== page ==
Then there’s the few border options. Similar to the SEGA AGES series recently released on the Nintendo Switch, the system defaults to a rather exotic blue and green background with a Sonic cameo in the background, invoking the often times zany colorful artwork of the Mega Drive advertisements. Despite how garish at first it looks, the use of “cool” colors does prevent potential eye strain, and personally it never got distracting in the same way some of the SEGA AGES borders did. But if you don’t like that, there’s an alternative background that is similarly blue but much more subtle, and of course complete black. The black as weird as it sounds is actually a nice addition, unlike the recent SEGA AGES titles which technically uses a gray gradient background for it’s supposed “none” option. There’s also a 16:9 mode, which is an artificial 16:9 that stretches out the screen. While this picture option is normally frowned on with older games, the SEGA Genesis’ slightly wider screen compared to other consoles at the time like the SNES and TurboGrafx-16 does help make the stretching look a bit less jarring. But it’s still recommended to play using the default 4:3 mode simply to avoid incorrect pixel scaling.
Unfortunately, the “retro” styled filter designed to emulate how an old CRT television would display games is lackluster. The main problem is that there is not gamma boosting whatsoever to compensate for every third horizontal line basically being blanked out. The softness is also, funnily enough, not soft enough to emulate the genuinely terrible composite signal of the original hardware. This means that even with this filter enabled, stuff like the waterfalls or shield powerup in Sonic the Hedgehog aren’t properly “smeared” to disguise the dithering like they would on original hardware. It’s also disappointing that there aren’t other modes available to adjust the picture quality. Like for example, the option to emulate how original hardware ran using the RGB signal, with slightly dimmer coloration and faint jailbars.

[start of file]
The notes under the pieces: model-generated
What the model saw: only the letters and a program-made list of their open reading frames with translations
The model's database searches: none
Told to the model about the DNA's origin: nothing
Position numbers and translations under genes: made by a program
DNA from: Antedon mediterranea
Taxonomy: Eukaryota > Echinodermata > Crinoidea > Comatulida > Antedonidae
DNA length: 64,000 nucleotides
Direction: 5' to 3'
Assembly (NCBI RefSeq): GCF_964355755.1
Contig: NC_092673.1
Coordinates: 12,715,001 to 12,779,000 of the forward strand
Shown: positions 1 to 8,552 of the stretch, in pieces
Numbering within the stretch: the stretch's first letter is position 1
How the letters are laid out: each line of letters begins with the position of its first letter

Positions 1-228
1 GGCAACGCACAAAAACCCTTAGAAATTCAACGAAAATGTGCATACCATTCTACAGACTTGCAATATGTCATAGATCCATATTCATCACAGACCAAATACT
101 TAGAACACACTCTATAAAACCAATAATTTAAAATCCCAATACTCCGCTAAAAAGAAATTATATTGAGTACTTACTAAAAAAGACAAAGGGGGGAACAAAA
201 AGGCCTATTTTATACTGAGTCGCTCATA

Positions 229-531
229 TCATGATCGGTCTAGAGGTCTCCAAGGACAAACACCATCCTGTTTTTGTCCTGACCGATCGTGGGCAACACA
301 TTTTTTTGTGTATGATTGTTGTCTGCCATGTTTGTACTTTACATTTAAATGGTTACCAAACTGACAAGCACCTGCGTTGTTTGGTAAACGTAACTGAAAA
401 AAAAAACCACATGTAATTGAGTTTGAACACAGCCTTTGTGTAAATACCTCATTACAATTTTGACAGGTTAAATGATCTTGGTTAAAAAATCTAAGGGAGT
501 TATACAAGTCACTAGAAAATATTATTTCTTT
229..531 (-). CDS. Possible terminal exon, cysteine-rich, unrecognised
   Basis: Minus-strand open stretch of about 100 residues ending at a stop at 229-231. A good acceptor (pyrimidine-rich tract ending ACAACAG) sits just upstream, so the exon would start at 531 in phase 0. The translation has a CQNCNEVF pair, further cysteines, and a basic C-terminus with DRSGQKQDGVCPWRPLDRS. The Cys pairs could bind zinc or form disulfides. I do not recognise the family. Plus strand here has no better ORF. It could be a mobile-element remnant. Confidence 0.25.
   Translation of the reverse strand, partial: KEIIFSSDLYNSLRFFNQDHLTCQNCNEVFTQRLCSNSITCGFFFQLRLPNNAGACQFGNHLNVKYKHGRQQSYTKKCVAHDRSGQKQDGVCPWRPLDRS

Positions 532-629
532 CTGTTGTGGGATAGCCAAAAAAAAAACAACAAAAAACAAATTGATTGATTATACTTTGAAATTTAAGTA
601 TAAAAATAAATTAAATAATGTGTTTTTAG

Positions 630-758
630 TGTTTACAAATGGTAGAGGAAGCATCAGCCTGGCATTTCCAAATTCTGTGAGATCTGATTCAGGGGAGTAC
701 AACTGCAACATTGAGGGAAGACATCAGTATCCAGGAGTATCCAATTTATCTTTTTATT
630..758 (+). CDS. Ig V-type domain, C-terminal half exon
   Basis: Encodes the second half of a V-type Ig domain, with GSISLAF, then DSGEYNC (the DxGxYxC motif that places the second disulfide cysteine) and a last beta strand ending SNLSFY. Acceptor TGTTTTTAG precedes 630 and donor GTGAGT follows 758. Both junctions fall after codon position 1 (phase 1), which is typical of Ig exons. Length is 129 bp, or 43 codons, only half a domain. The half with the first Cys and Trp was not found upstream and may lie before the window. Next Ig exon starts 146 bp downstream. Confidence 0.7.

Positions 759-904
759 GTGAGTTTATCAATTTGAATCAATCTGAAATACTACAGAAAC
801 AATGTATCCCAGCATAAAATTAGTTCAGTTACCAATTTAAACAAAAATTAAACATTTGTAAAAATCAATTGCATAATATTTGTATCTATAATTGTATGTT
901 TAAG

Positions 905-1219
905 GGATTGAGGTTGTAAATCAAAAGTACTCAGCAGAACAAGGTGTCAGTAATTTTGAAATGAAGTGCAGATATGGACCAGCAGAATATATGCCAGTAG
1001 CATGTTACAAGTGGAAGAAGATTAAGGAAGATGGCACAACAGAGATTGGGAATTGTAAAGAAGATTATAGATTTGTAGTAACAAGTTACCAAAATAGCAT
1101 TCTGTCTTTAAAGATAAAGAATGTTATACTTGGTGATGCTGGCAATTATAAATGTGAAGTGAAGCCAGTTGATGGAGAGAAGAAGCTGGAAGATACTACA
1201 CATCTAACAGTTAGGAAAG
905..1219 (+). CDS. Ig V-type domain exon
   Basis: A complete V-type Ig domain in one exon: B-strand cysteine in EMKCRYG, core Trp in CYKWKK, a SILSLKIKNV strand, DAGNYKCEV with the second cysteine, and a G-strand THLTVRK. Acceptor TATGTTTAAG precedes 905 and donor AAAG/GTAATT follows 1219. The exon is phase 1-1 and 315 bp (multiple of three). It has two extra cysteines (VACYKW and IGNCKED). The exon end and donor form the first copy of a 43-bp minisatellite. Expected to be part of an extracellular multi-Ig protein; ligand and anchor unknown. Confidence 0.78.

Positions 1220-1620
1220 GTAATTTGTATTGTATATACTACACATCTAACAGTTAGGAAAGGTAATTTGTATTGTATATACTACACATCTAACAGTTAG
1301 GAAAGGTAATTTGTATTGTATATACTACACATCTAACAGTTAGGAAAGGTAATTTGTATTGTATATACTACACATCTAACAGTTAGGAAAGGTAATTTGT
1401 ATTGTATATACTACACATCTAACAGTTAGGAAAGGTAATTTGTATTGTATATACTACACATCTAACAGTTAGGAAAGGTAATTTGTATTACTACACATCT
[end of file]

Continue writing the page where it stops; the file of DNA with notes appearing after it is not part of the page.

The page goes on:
One infamous aspect of previous attempts at SEGA mini consoles is the emulation. Specifically the ones from AtGames, which while having a solid lineup of titles in their own right, suffered from really bad emulation ranging from graphics, performance, and sound that effectively killed off any good intentions the machines had. Thankfully with the SEGA Genesis Mini, this problem is entirely avoided. Due to the involvement of M2, who has a long history with helping SEGA with emulation for stuff like the SEGA 3D and SEGA AGES titles on recent hardware, the emulation is generally really good. The graphics are just how you remember them, even retaining some of the same quirks of the original hardware like slowdown and sprite flicker. The sound though, while mostly good, does have some minor issue. There’s a tiny amount of sound lag and some sound effects might sound more shrill or quiet depending on the game. But thankfully it’s so subtle that you likely wouldn’t even notice it.